I’m disappointed that Jaguar only sent the XJR to the show, but not the XJ ULTIMATE. Meanwhile Mercedes let you play in the W222: allowing everyone to get a whif of wealth:

    Tray tables in back, reclining seats, etc.

    The W222 was the show stealer. When my Jeep’s term ends, I think one might find its way in my driveway.

    …or an RS7.

    If anyone wants to see video, I posted a full 1:30:00 video on my youtube, and several snippet videos using my SONY HD NX5 pro camera. Can’t wait for iPhone6 64GB so I can shoot 5 hour long videos from the convenience of the phone.

    • 0 avatar

      A good summation by both Derek and BTSR. When I sat in the new 200 I thought its interior was the best in class for quality of materials. Does the Sonata beat it?

      • 0 avatar

        The Sonata beats the 200 on fit and finish, but not on features. Uconnect Touch is the best infotainment system on the market and you won’t find another car with AWD and a V6 under $34,000.

        But why can’t the American cars have bright interiors with White, tan and cashmere colored leather on the seats and dash/ headliners?

        The American plastics and faux leather/suede don’t look as good as Hyundai’s.

  • avatar

    Where are all the brown, manual transmission, diesel wagons? No sale!
    >>sarcasm off>>

  • avatar

    Thank you, Derek, and the entire TTAC team for a week of great coverage from NYC.

    One note: I think a lot of us have been a little hard on Mazda for not showing the ND Miata. Compared to the Toyobaru press machine, Mazda has not been creating lots of hype well before the car is developed. They didn’t promise us anything at NY, because the Mazda simply is not ready. The anticipation is entirely in our own heads.

  • avatar

    Poor Infiniti. They’re about to be among automotive duds like Volvo and Acura. They had something going with the Infiniti G and instead of building on that, they throw away all of that brand equity.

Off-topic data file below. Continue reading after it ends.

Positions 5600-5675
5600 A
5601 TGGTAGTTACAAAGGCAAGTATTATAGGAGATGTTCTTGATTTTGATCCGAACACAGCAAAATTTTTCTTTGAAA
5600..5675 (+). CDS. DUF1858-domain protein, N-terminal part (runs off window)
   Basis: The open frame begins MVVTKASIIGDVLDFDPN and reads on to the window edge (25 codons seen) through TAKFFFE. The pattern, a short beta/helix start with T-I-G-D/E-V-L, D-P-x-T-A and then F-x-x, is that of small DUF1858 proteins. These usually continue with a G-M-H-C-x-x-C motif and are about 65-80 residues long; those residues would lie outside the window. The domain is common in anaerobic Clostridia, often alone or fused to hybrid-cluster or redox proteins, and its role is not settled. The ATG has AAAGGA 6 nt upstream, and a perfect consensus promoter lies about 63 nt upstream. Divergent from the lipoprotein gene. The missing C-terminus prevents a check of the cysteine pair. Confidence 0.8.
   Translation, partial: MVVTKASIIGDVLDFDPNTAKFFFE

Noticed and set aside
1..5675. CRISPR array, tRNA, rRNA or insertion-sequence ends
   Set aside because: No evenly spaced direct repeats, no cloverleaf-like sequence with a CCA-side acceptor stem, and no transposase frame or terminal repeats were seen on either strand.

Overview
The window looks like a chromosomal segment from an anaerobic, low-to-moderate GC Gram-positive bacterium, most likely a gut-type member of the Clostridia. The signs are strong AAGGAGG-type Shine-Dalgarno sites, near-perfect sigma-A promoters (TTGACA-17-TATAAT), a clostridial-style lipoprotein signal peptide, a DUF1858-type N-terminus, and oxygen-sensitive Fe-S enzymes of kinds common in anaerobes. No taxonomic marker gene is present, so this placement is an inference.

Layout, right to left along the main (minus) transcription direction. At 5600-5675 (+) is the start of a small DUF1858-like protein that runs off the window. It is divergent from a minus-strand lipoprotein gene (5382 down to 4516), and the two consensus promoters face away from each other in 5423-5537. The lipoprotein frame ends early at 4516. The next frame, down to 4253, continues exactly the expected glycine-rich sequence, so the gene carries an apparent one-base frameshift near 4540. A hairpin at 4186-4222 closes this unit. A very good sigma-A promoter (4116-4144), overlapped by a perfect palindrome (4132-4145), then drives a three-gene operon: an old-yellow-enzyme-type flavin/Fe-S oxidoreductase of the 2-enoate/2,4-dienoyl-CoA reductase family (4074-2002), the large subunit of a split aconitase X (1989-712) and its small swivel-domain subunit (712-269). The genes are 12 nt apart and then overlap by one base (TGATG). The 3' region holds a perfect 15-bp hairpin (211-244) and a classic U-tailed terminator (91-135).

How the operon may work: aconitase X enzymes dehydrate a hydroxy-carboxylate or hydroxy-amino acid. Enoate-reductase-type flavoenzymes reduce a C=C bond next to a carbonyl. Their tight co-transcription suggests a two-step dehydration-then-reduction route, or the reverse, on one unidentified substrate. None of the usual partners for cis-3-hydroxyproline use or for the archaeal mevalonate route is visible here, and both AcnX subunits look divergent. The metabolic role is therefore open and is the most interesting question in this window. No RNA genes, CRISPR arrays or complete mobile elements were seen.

The Chevy Trax was one of the most interesting to me and should be a great volume seller for younger buyers. If I were in my early 20s, I’d consider one as a first new car. It’s not too big, not too small, has a high seating position, decent options and it’s not too expensive.

  • avatar


    I feel like you are being a bit pessimistic on the Sportwagen front (and of course I would say that.) Every northeastern and rocky mountain Subaru or VW owner I know (and yes, they are exactly the same people) is drooling over this car, with more than a few sporting obvious and inappropriate chubbies ever since the pics started coming out of the show. My, decidedly non-mainstream, friend group aside I’m thrilled that we’ll finally be able to put the internet cliché to the test in the modern car market. This is, for the first time in modern memory, actually a stick shift wagon awd diesel that you can order in brown (probably.) If it does well you can perhaps stop being so apologetic and cynical about being an enthusiast, and maybe even go back to the Good Work of trying to convert the sheep to our church of awesomeness and better vehicles.